By Bill Britt
Alabama Political Reporter
MONTGOMERY—At the urging of then Speaker of the House, Mike Hubbard, in 2014 the Steering Committee of the Alabama Republican Party added a loyalty oath to the qualifying packets given to each candidate running for office under the GOP banner. The pledge was added according to a steering committee members after the qualifying rules had been approved. Hubbard, who was then under indictment on 23 felony counts of public corruption, wanted to ensure that House Republicans would reelect him as Speaker, and the fealty clause was a means to that end.
The oath reads in part, “[I] pledge to the Republican voters… I will vote for the Republican Caucus choices for leadership position for the legislative body to which I seek to be elected.”
Several House Republicans believe this oath violates the spirit of the law, which says the Speaker is to be elected by the entire House by a vote on the floor. They also contend the pledge stands in the way of electing honest leadership to replace Hubbard, who was found guilty of 12 felony counts of public corruption.
According to several Republicans who hope to restore integrity to the House of Representatives, the pledge gives an advantage to those who would continue Hubbard’s reign of greed and cronyism. Individuals hoping to make positive change in the lower chamber say, only about 20 members are aligned to wipe every vestige of Hubbard-style politics from the House, while approximately the same number are fighting for things to remain the same. In the middle: the vast majority of the 105 members, who make up the body, are only interested in supporting the winner, whoever that might be.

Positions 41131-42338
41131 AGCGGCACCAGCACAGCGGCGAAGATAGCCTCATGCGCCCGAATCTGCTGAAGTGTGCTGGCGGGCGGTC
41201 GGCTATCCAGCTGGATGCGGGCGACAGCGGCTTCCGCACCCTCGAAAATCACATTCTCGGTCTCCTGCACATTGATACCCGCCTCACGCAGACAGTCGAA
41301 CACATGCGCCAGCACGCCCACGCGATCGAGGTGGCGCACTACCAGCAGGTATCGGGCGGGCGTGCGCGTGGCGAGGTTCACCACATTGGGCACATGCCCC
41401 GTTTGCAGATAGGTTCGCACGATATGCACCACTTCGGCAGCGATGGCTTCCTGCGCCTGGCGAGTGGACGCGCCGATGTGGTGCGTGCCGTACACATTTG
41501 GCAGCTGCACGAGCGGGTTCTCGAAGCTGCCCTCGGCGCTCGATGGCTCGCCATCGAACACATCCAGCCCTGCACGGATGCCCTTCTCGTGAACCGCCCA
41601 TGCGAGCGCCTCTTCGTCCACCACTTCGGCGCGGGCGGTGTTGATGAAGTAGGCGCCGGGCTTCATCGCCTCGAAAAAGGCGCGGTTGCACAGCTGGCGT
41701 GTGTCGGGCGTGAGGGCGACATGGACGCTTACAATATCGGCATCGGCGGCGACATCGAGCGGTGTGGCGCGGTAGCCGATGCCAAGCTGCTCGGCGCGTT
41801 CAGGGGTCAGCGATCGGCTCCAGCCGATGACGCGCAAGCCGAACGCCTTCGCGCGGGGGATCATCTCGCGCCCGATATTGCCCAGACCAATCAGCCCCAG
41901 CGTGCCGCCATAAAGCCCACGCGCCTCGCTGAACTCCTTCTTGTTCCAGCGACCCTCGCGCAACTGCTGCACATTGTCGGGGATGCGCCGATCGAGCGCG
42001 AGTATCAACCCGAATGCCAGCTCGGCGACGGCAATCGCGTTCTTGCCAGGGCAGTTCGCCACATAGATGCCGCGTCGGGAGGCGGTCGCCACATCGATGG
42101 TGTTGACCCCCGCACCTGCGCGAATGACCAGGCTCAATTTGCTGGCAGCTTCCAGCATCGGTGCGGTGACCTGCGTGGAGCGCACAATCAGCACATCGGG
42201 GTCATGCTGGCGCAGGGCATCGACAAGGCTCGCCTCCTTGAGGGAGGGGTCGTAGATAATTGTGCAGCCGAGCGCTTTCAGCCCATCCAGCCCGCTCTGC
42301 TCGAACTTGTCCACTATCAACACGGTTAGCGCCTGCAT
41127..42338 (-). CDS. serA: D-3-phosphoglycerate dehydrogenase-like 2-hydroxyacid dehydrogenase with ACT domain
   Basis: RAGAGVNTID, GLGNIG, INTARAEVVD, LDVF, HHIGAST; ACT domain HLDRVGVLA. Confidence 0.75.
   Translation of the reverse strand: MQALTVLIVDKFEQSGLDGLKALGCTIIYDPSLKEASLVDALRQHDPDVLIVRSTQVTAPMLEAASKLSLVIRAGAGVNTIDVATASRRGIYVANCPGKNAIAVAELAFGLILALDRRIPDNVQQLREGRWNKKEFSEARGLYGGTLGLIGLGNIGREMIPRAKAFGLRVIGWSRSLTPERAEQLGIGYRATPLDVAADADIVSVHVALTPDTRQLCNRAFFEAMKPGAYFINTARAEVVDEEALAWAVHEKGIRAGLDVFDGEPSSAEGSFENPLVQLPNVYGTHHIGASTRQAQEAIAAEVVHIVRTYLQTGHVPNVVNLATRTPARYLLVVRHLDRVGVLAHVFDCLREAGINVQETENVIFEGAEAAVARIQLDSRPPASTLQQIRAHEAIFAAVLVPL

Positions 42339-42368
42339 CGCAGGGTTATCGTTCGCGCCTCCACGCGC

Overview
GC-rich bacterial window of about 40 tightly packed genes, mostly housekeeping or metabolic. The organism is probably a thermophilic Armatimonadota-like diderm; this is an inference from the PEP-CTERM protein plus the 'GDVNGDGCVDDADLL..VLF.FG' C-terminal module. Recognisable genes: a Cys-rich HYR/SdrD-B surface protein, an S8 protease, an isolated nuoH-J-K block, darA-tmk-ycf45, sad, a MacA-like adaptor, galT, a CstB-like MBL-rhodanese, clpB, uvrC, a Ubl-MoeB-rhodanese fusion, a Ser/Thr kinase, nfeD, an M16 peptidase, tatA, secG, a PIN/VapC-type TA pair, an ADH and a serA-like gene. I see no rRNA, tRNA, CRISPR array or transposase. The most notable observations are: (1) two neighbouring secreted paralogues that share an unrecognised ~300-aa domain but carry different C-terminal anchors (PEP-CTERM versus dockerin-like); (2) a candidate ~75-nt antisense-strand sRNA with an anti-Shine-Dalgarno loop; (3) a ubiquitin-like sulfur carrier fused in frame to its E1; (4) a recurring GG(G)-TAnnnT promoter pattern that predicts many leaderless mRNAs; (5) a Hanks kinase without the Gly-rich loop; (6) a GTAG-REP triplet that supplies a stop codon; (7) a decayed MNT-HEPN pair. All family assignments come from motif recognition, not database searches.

This apathy for change by so many members, is believed to favor those who seek to retain the status quo of the Hubbard era.
Many feel that ALGOP Chair Terry Lathan should rescind the pledge, leaving House members free to vote their conscience. Ironically, some fear resending the pledge is compared to those in the national party who wish to overthrow the GOP’s presumptive presidential candidate Donald Trump, by releasing delegates from their pledge to support him.
Steering committee members speaking on background say, the pledge will stay in place, unless lawmakers call county chairs and committee members requesting a change.
Reportedly, the Riley Machine, which includes BCA Chairman, Billy Canary, are working day and night to seat a Speaker who will continue to do their bidding. Meanwhile, federal agents have launched a probe, calling on several players who have knowledge of the inner working of the Riley Machine. Whether the investigation bares fruit is questionable, but the Rileys and Canary are seen by the State press as damaged goods, whose motives were clearly exposed during Hubbard’s 13 day trial.
Some steering committee members have expressed a willingness to free lawmakers from the pledge instituted at Hubbard’s request, but others say until they hear from members directly, the pledge will stay in place.